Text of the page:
Shelly-Ann Fraser-Pryce made her World Indoor Championships debut successful by winning the women's 60 meters in a world-leading and personal best 6.98 seconds. The Jamaican, who previously won five major outdoor individual gold medals, started fast and added a sixth big-time gold to her Olympic and outdoor World Championships total. She’s also the second runner, along with teammate Veronica Campbell-Brown, to win world titles in the outdoor 100 and 200 plus the indoor 60 meters. Murielle Ahoure of the Ivory Coast was second in the 2014 Indoor final, finishing in 7.01, while American Tianna Bartoletta (formerly Madison) took third in 7.06.
Earlier in the Championships, Ahoure was the fastest in the preliminary heats, with a time of 7.09, while Fraser-Pryce was second at 7.12. Ahoure (7.06) and Fraser-Pryce (7.08) were also 1-2 overall in the semifinals.
Francena McCorory was fourth midway through the women’s 400-meter final, but she powered around the outside, passed three runners at the start of the back straight and pulled away to win the gold medal in 51.12. Veteran Jamaican 400-meter hurdler Kaliese Spencer was second in a personal best 51.54 while Shaunae Miller of the Bahamas took third in 52.06.
Nigeria’s Regina George led the women’s qualifiers in the opening heats with a season-best 51.60, with McCorory sixth overall at 52.37. McCorory was the fastest in the semifinals, winning her race in 51.35. An on-track collision knocked the Czech Republic’s Denisa Rosolova out of the first semi. Russian champion Kseniya Ryzhova was a surprising non-qualifier in the second semifinal.
Nia Ali of the U.S. scored probably the biggest upset of the Championships by edging Sally Pearson to take the gold in the 60-meter hurdles. Ali, running next to Pearson, finished in a personal best 7.80 seconds. Pearson led out of the blocks but faded just a bit toward the end and clipped the final hurdle to take second in 7.85. Pearson just held off Great Britain’s Tiffany Porter, who took the bronze medal in 7.86. Just one-tenth of a second separated first through fifth places, with France’s Cindy Billaud finishing fourth in 7.89 and American Janay DeLoach Soukup fifth in 7.90.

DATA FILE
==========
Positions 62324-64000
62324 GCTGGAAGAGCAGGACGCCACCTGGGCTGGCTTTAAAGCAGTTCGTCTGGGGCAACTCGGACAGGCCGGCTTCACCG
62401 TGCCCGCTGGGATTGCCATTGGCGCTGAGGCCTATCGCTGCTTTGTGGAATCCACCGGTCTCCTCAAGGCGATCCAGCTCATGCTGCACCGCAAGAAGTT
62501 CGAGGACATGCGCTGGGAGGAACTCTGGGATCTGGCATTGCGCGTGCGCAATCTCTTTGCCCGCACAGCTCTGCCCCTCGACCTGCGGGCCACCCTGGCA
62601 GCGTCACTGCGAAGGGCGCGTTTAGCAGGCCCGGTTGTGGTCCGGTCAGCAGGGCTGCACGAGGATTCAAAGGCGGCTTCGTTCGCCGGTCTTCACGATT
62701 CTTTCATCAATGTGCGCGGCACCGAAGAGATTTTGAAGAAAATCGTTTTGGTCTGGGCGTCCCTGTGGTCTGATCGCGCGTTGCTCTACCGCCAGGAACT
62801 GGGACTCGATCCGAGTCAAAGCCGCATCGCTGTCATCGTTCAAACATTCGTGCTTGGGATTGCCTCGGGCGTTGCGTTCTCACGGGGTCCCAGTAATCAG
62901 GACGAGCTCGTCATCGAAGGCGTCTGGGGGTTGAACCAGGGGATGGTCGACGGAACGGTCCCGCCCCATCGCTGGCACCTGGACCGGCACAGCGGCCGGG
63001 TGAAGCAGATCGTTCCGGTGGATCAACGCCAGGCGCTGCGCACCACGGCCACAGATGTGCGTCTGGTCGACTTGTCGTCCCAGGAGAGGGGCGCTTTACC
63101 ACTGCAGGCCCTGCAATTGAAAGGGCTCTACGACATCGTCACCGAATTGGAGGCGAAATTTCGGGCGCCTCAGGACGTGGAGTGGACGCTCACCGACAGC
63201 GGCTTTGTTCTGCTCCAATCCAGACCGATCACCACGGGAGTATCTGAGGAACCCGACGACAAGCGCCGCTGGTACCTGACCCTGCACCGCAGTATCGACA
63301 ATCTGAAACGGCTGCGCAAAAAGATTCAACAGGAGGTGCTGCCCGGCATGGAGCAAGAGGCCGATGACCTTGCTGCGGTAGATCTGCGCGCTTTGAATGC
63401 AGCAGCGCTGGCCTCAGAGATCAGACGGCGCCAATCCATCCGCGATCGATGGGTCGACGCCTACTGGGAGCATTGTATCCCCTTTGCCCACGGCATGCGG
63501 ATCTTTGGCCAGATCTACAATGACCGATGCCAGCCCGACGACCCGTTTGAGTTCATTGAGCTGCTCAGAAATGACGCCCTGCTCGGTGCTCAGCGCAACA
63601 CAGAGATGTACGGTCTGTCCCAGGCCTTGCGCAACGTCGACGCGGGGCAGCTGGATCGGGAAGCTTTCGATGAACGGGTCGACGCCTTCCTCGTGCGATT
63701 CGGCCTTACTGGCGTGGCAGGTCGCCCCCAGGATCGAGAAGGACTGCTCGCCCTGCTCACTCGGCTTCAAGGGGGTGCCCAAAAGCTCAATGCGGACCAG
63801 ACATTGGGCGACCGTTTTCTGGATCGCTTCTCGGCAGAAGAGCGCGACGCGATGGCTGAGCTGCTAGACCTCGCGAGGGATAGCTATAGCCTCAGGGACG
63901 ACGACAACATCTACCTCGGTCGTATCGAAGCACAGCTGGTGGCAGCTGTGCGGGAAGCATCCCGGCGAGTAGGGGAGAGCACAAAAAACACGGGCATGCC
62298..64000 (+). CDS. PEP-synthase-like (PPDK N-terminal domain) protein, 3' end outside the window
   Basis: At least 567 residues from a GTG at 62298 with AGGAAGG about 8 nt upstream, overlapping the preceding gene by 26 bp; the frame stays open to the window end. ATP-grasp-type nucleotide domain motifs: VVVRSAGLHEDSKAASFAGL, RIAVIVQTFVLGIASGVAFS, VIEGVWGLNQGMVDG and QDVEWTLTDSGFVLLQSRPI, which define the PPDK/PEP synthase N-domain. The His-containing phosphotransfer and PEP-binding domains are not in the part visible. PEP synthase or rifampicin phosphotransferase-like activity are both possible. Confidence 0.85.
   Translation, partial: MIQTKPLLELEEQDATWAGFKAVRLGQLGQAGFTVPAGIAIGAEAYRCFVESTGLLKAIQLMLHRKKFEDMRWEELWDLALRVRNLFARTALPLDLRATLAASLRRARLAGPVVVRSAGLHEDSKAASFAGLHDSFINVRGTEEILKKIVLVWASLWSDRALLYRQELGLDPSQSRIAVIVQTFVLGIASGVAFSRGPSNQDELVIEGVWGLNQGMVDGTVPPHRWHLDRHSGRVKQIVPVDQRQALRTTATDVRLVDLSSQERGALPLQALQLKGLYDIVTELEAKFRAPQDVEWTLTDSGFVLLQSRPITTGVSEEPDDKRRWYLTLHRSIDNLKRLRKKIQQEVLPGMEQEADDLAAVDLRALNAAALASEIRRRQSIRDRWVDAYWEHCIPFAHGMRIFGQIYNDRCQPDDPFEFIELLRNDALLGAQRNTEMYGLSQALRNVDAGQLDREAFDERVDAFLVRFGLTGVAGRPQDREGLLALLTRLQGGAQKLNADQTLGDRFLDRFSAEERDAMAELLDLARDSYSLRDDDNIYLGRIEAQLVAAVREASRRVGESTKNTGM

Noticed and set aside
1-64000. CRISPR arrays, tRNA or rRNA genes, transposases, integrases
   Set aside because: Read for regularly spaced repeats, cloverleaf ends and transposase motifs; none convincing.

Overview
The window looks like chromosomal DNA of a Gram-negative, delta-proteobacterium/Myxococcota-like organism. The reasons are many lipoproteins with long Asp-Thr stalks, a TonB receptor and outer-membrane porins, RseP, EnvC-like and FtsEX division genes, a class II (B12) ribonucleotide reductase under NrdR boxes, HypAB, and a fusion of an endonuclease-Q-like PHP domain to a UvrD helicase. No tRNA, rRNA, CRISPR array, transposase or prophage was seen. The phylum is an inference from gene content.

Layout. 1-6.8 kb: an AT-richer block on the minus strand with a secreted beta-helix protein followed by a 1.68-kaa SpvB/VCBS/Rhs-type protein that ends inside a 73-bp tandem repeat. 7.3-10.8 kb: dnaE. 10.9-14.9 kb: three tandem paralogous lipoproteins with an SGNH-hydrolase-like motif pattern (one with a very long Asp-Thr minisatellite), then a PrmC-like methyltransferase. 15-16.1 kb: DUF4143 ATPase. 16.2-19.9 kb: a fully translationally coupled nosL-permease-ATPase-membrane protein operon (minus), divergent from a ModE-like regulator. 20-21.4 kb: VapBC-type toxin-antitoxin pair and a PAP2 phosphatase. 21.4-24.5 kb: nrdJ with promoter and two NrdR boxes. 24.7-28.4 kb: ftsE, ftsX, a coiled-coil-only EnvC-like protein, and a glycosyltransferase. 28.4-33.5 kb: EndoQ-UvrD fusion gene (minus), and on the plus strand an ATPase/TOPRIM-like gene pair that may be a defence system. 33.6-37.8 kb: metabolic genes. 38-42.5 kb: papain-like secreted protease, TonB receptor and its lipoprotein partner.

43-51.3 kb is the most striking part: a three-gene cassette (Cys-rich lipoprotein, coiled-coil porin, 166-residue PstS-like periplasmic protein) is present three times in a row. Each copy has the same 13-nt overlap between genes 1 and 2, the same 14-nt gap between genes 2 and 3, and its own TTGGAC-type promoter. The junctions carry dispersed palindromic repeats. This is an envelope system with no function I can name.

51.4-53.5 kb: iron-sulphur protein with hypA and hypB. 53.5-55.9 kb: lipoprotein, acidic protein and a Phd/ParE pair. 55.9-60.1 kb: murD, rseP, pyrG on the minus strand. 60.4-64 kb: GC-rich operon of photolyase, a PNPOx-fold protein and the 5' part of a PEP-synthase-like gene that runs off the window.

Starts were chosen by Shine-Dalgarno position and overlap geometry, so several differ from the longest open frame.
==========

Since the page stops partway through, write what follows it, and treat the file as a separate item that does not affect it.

Pearson was the fastest in the heats, running a world-leading 7.79 seconds that actually stood up as the fastest time of the entire competition. Ali tied for second overall in the heats at 7.87. Pearson won the first semifinal in 7.81 while Ali took the other semi in 7.88.
4 x 400-Meter Relay
The start of the women’s 4 x 400-meter relay race was confusing but the ending was no surprise. The first two starts were waved off due to an apparent technical problem with Jamaica’s starting block. The runners then stood up from line on the third try due to crowd noise in support of Ivan Ukhov in the high jump. But the difficulty didn’t upset veteran Natasha Hastings when the race finally began, as she gave the United States the lead after the first leg. Joanna Atkins opened the gap much wider with a 50.85-second split on the next leg. McCorory finished her leg in 50.36 to maintain the American advantage and Cassandra Tate ran by herself as the U.S. gained the victory in 3:24.82, the fourth best indoor time in history. Jamaica placed second in a national and Commonwealth indoor record 3:26.54, while Great Britain was third in 3:27.90.
The American quartet of Hastings, Jernail Hayes, Monica Hargrove and Tate won its qualifying heat in 3:29.06, just ahead of Jamaica at 3:29.43. Great Britain won the other heat.
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